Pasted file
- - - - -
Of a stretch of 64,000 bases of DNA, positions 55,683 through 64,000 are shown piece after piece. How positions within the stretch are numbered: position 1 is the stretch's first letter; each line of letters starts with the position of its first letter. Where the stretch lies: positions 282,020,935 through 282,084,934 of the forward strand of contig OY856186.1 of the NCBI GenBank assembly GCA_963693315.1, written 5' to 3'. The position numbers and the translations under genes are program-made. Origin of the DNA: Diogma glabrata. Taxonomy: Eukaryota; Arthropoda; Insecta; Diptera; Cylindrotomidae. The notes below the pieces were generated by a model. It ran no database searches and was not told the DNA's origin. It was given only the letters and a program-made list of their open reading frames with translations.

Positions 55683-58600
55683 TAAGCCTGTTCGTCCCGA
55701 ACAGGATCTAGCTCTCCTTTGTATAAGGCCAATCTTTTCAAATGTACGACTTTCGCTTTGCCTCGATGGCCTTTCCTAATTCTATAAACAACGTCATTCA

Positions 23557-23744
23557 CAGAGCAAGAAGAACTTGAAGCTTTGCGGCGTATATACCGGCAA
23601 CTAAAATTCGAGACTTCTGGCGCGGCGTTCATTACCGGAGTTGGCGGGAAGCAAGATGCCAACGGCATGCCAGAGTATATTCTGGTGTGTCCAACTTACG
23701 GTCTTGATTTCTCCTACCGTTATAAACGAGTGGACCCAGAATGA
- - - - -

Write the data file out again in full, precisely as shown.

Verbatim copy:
Of a stretch of 64,000 bases of DNA, positions 55,683 through 64,000 are shown piece after piece. How positions within the stretch are numbered: position 1 is the stretch's first letter; each line of letters starts with the position of its first letter. Where the stretch lies: positions 282,020,935 through 282,084,934 of the forward strand of contig OY856186.1 of the NCBI GenBank assembly GCA_963693315.1, written 5' to 3'. The position numbers and the translations under genes are program-made. Origin of the DNA: Diogma glabrata. Taxonomy: Eukaryota; Arthropoda; Insecta; Diptera; Cylindrotomidae. The notes below the pieces were generated by a model. It ran no database searches and was not told the DNA's origin. It was given only the letters and a program-made list of their open reading frames with translations.

Positions 55683-58600
55683 TAAGCCTGTTCGTCCCGA
55701 ACAGGATCTAGCTCTCCTTTGTATAAGGCCAATCTTTTCAAATGTACGACTTTCGCTTTGCCTCGATGGCCTTTCCTAATTCTATAAACAACGTCATTCA

Positions 23557-23744
23557 CAGAGCAAGAAGAACTTGAAGCTTTGCGGCGTATATACCGGCAA
23601 CTAAAATTCGAGACTTCTGGCGCGGCGTTCATTACCGGAGTTGGCGGGAAGCAAGATGCCAACGGCATGCCAGAGTATATTCTGGTGTGTCCAACTTACG
23701 GTCTTGATTTCTCCTACCGTTATAAACGAGTGGACCCAGAATGA